Tuesday, February 20, 2007

Pork Chops with Dijon and Thyme

We don't eat pork often, but when we do, we like to fry up some pork chops in a skillet -- or on the grill, if it's nice enough out -- and serve them with some vegetables on the side. It's a simple meal that's a great alternative to our usual protein staples: chicken and red meat. D isn't a big pork eater -- I don't think he had it when he was growing up at all -- but we used to eat it occasionally. Probably because it was on sale.
That's actually the precise reason we got some pork chops last weekend at the grocery store: it was cheap and it looked fantastic. The chicken was looking a bit grey around the edges, the meat was unspeakably gross, and all we wanted was something to eat that didn't require thawing out for Monday night. So we went for the pork chops and were, as usual, pleasantly surprised. They were the perfect texture, with just enough fat around the edges to lend the whole chop a slightly buttery taste, and they were the perfect thickness: about a half an inch or so, which makes for an evenly-cooked yet juicy pork chop after it's done.
We served this with green beans on the side (recipe forthcoming) and, since there were three chops per package, ate one and a half each to round out the fact that we didn't serve them with rice or bread. That was kind of foolish: a starch would have perfectly rounded out this meal, making it whole. At least we did the beans, though: there's nothing I dislike more than a piece of meat sitting lonely on a plate.
We adapted, pretty radically, our recipe for Baked Dijon Chicken for these pork chops. Omitting the breadcrumbs, we opted to slather each side of the chops with a layer of mustard and fresh thyme. Instead of baking the pork chops, like we would with the chicken, we opted to sear them in a pan. We did this for two reasons: one, I've never baked pork, and I just didn't feel like researching it while starving; two, we were starving and didn't want to wait for the oven to preheat. With the green beans boiling away on one side of the stove, cooking the chops was easy. Everything was done at the same time this way, too, which is one of the best things that can happen in the kitchen. Hot food! All in one moment!

Pork Chops with Dijon and Thyme
We began by chopping some thyme -- about three tablespoons in all -- in our new Cuisinart Mini-Mate Chopper. D's father had this little gadget sitting in his basement, unused and still in the original box. We snatched it up like it was candy: I've been honking about my desire for a proper food processor for some time now, and this is the next-best miniature version. At least now I don't have to chop herbs by hand, which is a pain and stains the cutting board every time I do it. Still want a food processor... but my desire is waning and is being replaced with one for a Wusthof chef's knife.
Anyhow: mix the 3 tablespoons of chopped fresh thyme with about 2 tablespoons creamy Dijon mustard. Coat this mustard mixture on one side of each pork chop, using only half (the rest will be brushed on the other sides when the chops are already in the hot pan.) Top with some fresh ground black pepper and place, mustard side down, in a hot greased pan. To grease the pan, drizzle in about 2 teaspoons of olive oil as the pan heats up so that the oil is hot as well when you begin to cook the pork.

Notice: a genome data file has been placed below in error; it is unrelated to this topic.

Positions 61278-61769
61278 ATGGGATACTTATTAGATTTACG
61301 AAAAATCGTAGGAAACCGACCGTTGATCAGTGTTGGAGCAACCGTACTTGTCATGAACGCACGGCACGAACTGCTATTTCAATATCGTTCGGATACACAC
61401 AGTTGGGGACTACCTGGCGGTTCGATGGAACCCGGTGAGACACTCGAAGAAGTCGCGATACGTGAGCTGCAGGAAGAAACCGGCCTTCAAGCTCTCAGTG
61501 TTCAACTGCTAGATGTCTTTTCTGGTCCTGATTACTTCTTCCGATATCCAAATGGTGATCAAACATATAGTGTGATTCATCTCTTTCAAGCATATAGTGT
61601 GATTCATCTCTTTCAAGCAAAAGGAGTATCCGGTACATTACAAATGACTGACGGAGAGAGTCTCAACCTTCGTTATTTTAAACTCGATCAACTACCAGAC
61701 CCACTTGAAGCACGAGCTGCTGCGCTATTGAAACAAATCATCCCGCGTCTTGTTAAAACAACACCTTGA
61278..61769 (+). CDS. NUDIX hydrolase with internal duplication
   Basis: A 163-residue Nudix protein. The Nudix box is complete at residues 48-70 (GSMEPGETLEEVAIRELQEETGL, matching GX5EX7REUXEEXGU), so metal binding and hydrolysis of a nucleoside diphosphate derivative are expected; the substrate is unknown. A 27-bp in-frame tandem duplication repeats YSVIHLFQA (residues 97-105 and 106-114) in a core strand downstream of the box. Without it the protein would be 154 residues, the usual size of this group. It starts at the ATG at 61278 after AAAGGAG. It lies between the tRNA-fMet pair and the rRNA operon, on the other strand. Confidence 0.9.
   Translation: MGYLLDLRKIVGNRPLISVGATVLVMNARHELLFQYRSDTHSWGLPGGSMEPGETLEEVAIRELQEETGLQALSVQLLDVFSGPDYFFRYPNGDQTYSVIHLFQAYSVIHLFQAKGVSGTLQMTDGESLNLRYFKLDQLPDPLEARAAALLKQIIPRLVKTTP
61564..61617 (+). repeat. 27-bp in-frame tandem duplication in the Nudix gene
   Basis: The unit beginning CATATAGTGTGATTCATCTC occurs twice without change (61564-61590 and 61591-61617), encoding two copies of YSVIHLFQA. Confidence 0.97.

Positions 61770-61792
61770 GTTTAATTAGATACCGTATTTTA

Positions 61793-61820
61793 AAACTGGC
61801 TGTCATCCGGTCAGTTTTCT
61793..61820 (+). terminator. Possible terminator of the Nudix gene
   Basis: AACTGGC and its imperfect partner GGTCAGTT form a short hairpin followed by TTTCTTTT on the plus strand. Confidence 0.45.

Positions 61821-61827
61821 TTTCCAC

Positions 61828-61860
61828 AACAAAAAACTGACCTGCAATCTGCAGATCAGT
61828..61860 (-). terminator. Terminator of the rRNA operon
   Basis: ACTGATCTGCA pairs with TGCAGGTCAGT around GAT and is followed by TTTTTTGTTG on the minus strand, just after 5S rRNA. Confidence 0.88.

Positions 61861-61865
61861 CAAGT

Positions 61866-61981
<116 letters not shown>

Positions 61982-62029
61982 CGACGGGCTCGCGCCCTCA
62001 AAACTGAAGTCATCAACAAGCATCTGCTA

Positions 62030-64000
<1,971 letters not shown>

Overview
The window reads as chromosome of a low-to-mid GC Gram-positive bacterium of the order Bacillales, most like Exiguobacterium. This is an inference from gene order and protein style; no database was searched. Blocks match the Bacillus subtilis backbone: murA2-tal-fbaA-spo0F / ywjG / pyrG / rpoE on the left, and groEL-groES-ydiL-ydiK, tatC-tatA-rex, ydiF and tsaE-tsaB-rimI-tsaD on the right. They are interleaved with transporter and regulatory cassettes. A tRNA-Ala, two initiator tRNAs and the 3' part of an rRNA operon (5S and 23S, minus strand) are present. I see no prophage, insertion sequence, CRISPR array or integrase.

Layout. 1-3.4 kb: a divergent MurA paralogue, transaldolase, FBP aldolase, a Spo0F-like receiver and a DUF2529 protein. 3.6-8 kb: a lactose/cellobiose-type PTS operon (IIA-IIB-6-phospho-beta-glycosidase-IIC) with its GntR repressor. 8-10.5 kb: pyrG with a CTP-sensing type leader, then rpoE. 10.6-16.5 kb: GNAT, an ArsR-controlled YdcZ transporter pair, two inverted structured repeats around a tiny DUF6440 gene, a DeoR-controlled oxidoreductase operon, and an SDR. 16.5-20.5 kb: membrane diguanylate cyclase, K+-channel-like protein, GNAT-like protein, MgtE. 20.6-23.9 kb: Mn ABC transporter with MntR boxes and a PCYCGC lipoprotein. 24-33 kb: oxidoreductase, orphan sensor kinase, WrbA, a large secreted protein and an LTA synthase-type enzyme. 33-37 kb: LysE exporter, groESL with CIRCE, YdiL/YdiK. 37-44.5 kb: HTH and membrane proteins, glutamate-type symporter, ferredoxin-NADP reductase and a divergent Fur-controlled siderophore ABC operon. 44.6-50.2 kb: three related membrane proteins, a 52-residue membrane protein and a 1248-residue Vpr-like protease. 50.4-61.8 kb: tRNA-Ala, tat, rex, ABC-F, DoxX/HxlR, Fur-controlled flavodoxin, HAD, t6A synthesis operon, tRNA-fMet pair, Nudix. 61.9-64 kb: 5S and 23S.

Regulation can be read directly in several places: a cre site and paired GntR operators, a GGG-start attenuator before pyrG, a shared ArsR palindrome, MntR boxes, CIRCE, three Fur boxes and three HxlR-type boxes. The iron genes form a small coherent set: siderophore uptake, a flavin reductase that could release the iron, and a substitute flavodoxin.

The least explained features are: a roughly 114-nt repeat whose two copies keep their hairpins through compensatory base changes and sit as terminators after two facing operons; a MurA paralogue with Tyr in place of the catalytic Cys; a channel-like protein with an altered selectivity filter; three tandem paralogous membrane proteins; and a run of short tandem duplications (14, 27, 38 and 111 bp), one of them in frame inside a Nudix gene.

When the chops are in the pan, brush the remaining mustard mixture on the tops of each one. Doing it at this stage makes it easier and less of a mess, and you waste less sauce this way also.
Cook for about five minutes on each side, until the juices run clear from each piece. If possible, use a meat thermometer to ensure that the pork is cooked, especially since it comes in such variable widths. The center of the chop should reach 160º before it can be eaten. Make sure that you flip the chops about halfway through, though. A lot of the mustard will stick to the pan, but that's the nature of these kinds of things. It still imparts a lot of flavor to the pork, especially with the fresh thyme, and searing it in the pan gives the edges a nice crunchy texture that almost tastes like butter.
Tomorrow, I'll give you my recipe for green beans. They're so simple, so fresh tasting, and so easy to find that they're a staple on our dining table: we eat them about once a week or so. If you want a fresh, easy vegetable? Green beans are your best friend.


Sarah said...

haha, i like how you said mustard side down, when you put the mustard on both sides. otherwise, i would have tried to cook it on its side and it would have probably taken REALLY long in addition to being physically impossible!

jokes aside, yum!

you are my foodblog goddess! did you get my mom's message? i TOTALLY understand if you don't want to meet with her cause she is crazy but if you are free anyway for a coffee it would be amusing! wednesday wednesday, humpity hump day!

K8 said...

Hahahhahah -- whoops! I kind of knew that part would be confusing. I'll edit it to make that part more clear.
I did get your ma's email -- I emailed her back and gave her my number. She's staying pretty far from where I'm at, but if she gives me a call and she can come into town I'd love to have some coffee with her!
Or should I just call her? Would that be easier?

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